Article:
Take the 2-minute tour ×
Stack Overflow is a question and answer site for professional and enthusiast programmers. It's 100% free, no registration required.

I'm working with a bit of html and Javascript code that I've taken over from someone else. The page reloads a table of data (via an asynchronous request) every ten seconds, and then re-builds the table using some DOM code. The code in question looks something like this:

var blah = xmlres.getElementsByTagName('blah');
for(var i = 0; i < blah.length; i++) {
    var td = document.createElement('td');
    var select = document.createElement('select');
    select.setAttribute("...", "...");
    select.onchange = function() {
        onStatusChanged(select, callid, anotherid);
    };
    td.appendChild(select);
}

When the onchange event is fired for a <select> element however, it seems like the same values are being passed to the onStatusChanged() method for every <select> in the table (I've verified that in each iteration of the loop, callid and anotherid are being given new, distinct values).

I suspect this is occuring because of the nature of how I am setting the event handler, with the select.onchange = function() syntax. If I understand how this is working correctly, this syntax sets a closure for the onchange event to be a function which refers to these two references, which end up having a final value of whatever they are set to on the last iteration of the loop. When the event fires, the value referenced by callid and anotherid is the value set in the last iteration, not the value set at the individual iteration.

Is there a way that I can copy the value of the parameters I am passing to onStatusChanged()?

I've changed the title to better reflect the question and the accepted answer.

share|improve this question

1 Answer 1

up vote 39 down vote accepted

You do, indeed, need to implement a closure here. This should work (let me know - I didn't test it)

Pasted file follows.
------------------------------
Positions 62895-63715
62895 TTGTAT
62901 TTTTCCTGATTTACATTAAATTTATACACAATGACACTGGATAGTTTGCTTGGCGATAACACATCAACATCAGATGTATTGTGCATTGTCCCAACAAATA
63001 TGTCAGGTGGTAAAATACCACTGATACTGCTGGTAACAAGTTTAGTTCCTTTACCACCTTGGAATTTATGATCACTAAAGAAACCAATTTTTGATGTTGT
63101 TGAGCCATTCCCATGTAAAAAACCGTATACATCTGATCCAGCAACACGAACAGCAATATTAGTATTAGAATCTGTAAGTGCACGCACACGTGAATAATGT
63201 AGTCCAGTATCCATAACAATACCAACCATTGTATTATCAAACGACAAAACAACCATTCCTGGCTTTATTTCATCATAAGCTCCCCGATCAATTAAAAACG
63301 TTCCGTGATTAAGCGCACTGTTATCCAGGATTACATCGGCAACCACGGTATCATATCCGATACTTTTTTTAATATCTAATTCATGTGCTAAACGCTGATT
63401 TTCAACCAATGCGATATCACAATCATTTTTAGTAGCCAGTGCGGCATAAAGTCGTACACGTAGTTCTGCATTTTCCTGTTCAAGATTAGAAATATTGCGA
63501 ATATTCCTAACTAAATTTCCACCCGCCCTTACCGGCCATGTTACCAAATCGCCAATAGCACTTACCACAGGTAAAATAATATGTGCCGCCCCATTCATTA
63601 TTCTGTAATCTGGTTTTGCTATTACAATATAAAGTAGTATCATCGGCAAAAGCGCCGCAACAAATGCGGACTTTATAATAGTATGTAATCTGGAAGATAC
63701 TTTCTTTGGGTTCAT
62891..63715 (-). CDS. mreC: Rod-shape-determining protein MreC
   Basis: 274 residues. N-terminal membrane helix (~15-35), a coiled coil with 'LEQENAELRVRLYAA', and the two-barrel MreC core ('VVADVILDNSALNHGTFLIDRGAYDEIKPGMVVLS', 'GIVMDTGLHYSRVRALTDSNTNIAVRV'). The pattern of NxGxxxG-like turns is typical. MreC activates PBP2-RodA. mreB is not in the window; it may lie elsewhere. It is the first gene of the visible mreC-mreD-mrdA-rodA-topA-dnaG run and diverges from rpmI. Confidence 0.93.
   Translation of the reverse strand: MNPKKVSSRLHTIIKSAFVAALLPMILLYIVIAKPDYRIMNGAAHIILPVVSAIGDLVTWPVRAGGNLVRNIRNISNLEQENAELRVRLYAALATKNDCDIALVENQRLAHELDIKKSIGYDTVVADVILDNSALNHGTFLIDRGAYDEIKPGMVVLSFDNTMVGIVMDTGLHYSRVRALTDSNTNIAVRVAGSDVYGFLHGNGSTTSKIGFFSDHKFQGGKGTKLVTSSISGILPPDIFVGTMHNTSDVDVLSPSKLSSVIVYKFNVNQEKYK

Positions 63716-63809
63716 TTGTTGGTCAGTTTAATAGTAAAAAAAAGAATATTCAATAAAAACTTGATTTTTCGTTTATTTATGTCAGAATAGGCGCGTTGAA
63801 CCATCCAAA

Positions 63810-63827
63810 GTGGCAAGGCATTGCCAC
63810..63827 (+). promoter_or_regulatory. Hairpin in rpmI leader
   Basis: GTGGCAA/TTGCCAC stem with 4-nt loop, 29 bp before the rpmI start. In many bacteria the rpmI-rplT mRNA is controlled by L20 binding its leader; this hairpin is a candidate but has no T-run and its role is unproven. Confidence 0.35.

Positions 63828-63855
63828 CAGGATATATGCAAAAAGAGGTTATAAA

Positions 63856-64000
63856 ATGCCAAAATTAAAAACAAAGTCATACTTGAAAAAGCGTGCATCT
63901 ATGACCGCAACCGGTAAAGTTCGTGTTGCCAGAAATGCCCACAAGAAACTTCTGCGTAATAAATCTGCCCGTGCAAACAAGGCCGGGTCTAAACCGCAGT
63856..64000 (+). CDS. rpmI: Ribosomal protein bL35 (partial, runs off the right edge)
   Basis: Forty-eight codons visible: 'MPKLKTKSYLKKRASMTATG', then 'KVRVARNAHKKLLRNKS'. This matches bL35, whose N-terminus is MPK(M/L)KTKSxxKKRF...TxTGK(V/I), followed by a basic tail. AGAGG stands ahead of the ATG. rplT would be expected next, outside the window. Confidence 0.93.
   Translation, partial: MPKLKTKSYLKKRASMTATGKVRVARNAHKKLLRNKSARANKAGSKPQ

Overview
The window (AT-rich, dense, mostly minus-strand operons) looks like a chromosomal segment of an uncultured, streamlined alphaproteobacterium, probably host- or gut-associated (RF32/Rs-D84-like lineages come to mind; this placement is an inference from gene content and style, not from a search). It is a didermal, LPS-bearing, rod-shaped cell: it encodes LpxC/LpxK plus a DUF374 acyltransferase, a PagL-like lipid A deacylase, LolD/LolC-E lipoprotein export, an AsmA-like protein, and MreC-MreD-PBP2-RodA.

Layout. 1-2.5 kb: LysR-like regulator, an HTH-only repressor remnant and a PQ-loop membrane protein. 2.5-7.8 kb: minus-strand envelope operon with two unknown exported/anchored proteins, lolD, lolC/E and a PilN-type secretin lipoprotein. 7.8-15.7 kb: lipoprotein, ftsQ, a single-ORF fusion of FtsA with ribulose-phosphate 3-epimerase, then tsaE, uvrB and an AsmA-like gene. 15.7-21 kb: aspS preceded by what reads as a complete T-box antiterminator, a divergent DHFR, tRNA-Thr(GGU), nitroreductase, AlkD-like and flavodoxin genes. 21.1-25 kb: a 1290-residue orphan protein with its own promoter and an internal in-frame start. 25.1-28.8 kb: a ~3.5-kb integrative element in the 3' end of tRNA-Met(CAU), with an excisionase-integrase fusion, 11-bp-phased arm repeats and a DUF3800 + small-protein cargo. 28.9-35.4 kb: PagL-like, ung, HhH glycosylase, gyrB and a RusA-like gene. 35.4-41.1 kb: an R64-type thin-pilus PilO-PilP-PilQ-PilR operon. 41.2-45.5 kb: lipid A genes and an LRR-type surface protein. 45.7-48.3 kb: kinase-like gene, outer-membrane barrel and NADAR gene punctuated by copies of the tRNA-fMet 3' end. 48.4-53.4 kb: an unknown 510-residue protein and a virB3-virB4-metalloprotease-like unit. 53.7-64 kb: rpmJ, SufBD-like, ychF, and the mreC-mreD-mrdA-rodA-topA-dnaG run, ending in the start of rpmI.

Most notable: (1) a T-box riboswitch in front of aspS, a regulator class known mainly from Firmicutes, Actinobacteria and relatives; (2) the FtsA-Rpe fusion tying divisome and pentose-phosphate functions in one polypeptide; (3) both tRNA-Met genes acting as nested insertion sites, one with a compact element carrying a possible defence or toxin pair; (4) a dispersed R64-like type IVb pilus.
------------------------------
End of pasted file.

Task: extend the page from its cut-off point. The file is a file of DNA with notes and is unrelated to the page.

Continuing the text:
var blah = xmlres.getElementsByTagName('blah');
for(var i = 0; i < blah.length; i++) {
    var td = document.createElement('td');
    var select = document.createElement('select');
    select.setAttribute("...", "...");
    select.onchange = function(s,c,a)
    {
        return function()
        {
            onStatusChanged(s,c,a);
        }
    }(select, callid, anotherid);
    td.appendChild(select);
}
share|improve this answer
1  
this does indeed work - thanks! –  matt b Dec 4 '08 at 19:35
    
Also another solution I discovered - a workaround, really - would be to store the callid and anotherid as attributes in the DOM element, and inside the eventhandler just reference those via this.getAttribute() –  matt b Dec 4 '08 at 19:36
    
I wouldn't call it a workaround. What I would expect is to have the handler set once (not every time through the loop) and have it discover the variables itself. –  dkretz Dec 4 '08 at 22:37
    
Note that what OP has is a closure, too. And indeed OP has the more representative form where your closure shares its environment with other closures (one closure is created per loop run). But that's exactly what gives the unexpected effect. –  Jo So Feb 2 at 16:49

Your Answer

 
discard

By posting your answer, you agree to the privacy policy and terms of service.

Not the answer you're looking for? Browse other questions tagged or ask your own question.